Turkey Confirms Strikes Against Kurdish Militias in SyriaThe New York Times
ISTANBUL — Turkey has confirmed that it struck positions in Syria held by Kurdish militias that over the last year have become the most important allies within Syria of the American-led coalition fighting the Islamic State.
The confirmation of the strikes, which the Kurds said took place over the weekend, adds a new level of complexity to the United States’ struggle to put together a coherent strategy to fight the Islamic State in Syria. It also increases tensions between the United States and Turkey, which are nominally allies in the battle against the militant group, but whose interests diverge substantially.
In an interview on a Turkish news channel Monday night, Prime Minister Ahmet Davutoglu of Turkey did not specify when the strikes had taken place, but he said they came after Ankara warned Kurdish fighters not to move west of the Euphrates River.
“We struck them twice,” Mr. Davutoglu said.
The Turkish strikes were in Tal Abyad, a largely Arab border town that the Kurds captured from the Islamic State over the summer. The strikes appear to have been limited — they were said to involve machine-gun fire from across the border and did not seem to cause much damage — but they could suggest a new determination by Turkey to expand military operations against the American-allied group.
Turkey has long considered the Syrian Kurdish group known as the Democratic Union Party, or P.Y.D., as an enemy because it is the Syrian offshoot of the Kurdistan Workers’ Party, which has long fought an insurgency against the Turkish state.
The armed wing of the P.Y.D., the People’s Protection Units, said in a statement that Turkey had struck its positions in Tal Abyad on Saturday and Sunday, and that a separate Turkish attack, on Sunday in the village of Buban, had wounded two civilians.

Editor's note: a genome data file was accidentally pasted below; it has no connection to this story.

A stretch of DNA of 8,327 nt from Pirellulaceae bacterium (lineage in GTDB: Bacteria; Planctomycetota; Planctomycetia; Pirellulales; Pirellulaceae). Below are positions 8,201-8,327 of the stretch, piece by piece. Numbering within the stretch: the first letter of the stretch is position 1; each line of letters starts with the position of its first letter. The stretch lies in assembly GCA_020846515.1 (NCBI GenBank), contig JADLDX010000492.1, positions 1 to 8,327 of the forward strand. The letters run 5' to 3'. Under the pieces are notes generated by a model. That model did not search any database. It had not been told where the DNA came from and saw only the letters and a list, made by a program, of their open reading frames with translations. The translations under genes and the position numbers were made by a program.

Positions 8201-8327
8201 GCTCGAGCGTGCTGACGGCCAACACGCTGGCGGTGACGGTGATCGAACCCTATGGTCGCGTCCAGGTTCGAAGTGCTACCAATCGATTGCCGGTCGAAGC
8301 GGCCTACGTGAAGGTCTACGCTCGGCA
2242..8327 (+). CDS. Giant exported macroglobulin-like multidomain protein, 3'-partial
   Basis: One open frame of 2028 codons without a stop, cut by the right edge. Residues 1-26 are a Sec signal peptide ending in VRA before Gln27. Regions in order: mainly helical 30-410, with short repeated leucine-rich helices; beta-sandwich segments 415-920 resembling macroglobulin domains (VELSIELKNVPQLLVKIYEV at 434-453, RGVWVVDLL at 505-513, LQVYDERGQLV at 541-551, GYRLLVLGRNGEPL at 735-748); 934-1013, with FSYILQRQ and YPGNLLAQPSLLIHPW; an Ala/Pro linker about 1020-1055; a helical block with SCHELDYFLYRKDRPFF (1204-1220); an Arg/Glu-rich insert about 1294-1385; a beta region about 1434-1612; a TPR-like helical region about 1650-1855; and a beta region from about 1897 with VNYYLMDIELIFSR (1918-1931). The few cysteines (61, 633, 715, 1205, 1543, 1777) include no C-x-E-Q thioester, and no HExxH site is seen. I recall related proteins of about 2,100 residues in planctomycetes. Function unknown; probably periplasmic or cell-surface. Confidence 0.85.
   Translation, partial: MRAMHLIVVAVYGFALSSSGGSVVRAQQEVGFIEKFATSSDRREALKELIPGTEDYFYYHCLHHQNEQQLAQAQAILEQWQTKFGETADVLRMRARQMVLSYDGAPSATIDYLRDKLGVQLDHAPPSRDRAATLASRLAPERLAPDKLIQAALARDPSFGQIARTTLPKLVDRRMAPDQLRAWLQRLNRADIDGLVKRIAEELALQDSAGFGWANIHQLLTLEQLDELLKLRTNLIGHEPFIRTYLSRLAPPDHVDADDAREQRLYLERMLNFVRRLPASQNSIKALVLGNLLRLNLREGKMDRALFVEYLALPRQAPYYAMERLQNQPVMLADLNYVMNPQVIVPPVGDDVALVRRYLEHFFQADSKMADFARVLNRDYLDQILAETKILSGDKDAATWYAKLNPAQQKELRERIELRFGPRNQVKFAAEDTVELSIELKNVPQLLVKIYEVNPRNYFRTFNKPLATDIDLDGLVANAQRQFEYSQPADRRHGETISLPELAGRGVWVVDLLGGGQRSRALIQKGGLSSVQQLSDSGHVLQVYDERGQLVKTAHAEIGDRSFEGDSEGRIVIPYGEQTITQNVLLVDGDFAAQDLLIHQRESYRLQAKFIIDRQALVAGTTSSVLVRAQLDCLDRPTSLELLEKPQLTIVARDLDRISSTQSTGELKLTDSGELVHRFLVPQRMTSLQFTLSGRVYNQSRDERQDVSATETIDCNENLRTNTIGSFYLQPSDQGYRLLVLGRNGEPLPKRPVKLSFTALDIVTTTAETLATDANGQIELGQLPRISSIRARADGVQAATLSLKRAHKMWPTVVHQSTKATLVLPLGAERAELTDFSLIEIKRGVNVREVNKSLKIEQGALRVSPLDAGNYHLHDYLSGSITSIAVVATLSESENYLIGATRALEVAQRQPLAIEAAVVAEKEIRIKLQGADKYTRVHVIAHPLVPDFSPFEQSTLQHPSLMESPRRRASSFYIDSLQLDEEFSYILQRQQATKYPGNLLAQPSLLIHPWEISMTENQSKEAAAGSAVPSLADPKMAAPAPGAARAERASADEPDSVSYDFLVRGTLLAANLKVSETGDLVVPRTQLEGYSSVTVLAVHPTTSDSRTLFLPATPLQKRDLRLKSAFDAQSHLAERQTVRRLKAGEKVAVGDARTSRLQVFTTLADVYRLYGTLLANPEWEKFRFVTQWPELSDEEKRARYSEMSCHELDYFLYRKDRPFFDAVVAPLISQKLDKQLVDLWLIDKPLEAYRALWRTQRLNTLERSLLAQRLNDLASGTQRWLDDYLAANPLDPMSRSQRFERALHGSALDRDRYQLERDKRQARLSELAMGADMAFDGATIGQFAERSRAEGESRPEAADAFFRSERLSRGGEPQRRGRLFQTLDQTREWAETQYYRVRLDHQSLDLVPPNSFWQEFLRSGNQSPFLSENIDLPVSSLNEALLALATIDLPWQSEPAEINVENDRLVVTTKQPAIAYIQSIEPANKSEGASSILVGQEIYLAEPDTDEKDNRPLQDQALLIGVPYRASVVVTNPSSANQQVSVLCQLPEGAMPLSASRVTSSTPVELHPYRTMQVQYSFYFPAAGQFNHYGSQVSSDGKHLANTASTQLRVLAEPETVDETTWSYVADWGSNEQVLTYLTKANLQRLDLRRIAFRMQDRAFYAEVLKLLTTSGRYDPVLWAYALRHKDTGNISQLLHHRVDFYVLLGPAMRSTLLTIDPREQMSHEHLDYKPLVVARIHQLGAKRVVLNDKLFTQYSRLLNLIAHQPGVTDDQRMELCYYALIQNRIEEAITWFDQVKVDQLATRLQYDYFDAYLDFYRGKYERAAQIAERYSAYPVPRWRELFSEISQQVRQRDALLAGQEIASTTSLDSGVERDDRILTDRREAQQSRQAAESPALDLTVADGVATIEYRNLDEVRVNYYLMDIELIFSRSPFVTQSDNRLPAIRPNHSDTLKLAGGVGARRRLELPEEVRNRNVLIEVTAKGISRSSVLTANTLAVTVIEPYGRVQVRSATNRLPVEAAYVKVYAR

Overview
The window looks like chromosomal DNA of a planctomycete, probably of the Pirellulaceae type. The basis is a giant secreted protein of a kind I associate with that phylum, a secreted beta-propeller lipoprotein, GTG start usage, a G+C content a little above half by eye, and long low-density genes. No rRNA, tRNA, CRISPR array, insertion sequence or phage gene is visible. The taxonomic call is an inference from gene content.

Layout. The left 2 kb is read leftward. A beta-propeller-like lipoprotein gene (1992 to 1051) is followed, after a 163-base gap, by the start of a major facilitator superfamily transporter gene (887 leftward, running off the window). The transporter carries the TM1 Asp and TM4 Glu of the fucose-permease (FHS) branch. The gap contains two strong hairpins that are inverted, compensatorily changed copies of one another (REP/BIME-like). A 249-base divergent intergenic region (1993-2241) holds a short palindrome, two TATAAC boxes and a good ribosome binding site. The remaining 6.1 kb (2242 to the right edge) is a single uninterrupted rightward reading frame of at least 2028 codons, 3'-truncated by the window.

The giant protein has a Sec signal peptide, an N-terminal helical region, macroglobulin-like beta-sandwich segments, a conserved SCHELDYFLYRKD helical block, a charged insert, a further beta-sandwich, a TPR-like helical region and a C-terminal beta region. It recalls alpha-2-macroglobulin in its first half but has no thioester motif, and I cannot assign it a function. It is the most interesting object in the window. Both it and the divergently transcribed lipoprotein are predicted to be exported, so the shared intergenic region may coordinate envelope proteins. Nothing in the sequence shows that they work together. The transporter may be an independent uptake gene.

The group has accused Turkey of targeting it on several occasions, but Mr. Davutoglu’s comments on Monday were the first time Turkey acknowledged doing so.
The limited Turkish strikes came after the P.Y.D. declared last week that Tal Abyad was part of an autonomous region in northern Syria that the Kurds call Rojava. Turkey views the development as a national security threat because it could inflame separatist sentiments among its own Kurds.
The government had already renewed fighting in July with the Kurdistan Workers’ Party, or P.K.K., both in Turkey and in Iraq, where the group has camps in the mountains of the north. But Turkey had, for a time, seemed to turn a blind eye to Syria’s Kurds because of their growing relationship with the United States, which had argued that the P.Y.D. should be regarded as separate from the P.K.K., even though the groups have close ties and a shared socialist ideology.
Turkey now seems intent on viewing the two groups as one and the same. In recent weeks, it has sharply criticized United States support for the Syrian Kurds, which began last year during the battle for the city of Kobani.
The situation grew more complicated recently when Russia began military operations in Syria, largely in support of the Syrian government of President Bashar al-Assad, which Turkey has sought to oust through its support of rebel groups.
Russia’s ties to the P.K.K. and the P.Y.D. date to the days of the Soviet Union, and it is believed to be offering support to Syrian Kurds.
To register its displeasure, Turkey recently summoned the ambassadors of Russia and the United States to raise concerns over support to the Syrian Kurds.
This coincided with a move that alarmed Turkey, an American airdrop of 50 tons of ammunition in northern Syria to a coalition of Arab and Kurdish fighters who were preparing to battle the Islamic State near its Syrian stronghold of Raqqa.